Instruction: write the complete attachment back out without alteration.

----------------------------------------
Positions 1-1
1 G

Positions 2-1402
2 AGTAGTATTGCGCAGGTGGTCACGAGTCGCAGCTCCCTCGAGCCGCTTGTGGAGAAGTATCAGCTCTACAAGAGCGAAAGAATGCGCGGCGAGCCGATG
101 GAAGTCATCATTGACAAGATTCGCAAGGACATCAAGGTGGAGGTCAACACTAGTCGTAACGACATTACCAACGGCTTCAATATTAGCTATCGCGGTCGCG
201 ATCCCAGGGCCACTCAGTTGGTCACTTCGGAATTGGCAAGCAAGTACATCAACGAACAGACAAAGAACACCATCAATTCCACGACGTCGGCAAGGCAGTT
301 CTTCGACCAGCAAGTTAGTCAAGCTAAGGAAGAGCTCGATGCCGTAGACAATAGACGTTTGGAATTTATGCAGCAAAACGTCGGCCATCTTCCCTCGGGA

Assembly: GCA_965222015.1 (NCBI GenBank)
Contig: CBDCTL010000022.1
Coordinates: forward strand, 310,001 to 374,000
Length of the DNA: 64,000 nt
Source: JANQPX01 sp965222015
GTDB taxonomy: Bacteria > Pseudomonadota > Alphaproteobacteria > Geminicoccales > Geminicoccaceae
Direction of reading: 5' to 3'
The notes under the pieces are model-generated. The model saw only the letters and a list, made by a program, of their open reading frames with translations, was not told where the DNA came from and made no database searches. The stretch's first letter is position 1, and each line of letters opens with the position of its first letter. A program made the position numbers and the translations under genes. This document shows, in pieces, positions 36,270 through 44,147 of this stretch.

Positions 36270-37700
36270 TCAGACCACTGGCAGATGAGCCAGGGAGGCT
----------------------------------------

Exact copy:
Positions 1-1
1 G

Positions 2-1402
2 AGTAGTATTGCGCAGGTGGTCACGAGTCGCAGCTCCCTCGAGCCGCTTGTGGAGAAGTATCAGCTCTACAAGAGCGAAAGAATGCGCGGCGAGCCGATG
101 GAAGTCATCATTGACAAGATTCGCAAGGACATCAAGGTGGAGGTCAACACTAGTCGTAACGACATTACCAACGGCTTCAATATTAGCTATCGCGGTCGCG
201 ATCCCAGGGCCACTCAGTTGGTCACTTCGGAATTGGCAAGCAAGTACATCAACGAACAGACAAAGAACACCATCAATTCCACGACGTCGGCAAGGCAGTT
301 CTTCGACCAGCAAGTTAGTCAAGCTAAGGAAGAGCTCGATGCCGTAGACAATAGACGTTTGGAATTTATGCAGCAAAACGTCGGCCATCTTCCCTCGGGA

Assembly: GCA_965222015.1 (NCBI GenBank)
Contig: CBDCTL010000022.1
Coordinates: forward strand, 310,001 to 374,000
Length of the DNA: 64,000 nt
Source: JANQPX01 sp965222015
GTDB taxonomy: Bacteria > Pseudomonadota > Alphaproteobacteria > Geminicoccales > Geminicoccaceae
Direction of reading: 5' to 3'
The notes under the pieces are model-generated. The model saw only the letters and a list, made by a program, of their open reading frames with translations, was not told where the DNA came from and made no database searches. The stretch's first letter is position 1, and each line of letters opens with the position of its first letter. A program made the position numbers and the translations under genes. This document shows, in pieces, positions 36,270 through 44,147 of this stretch.

Positions 36270-37700
36270 TCAGACCACTGGCAGATGAGCCAGGGAGGCT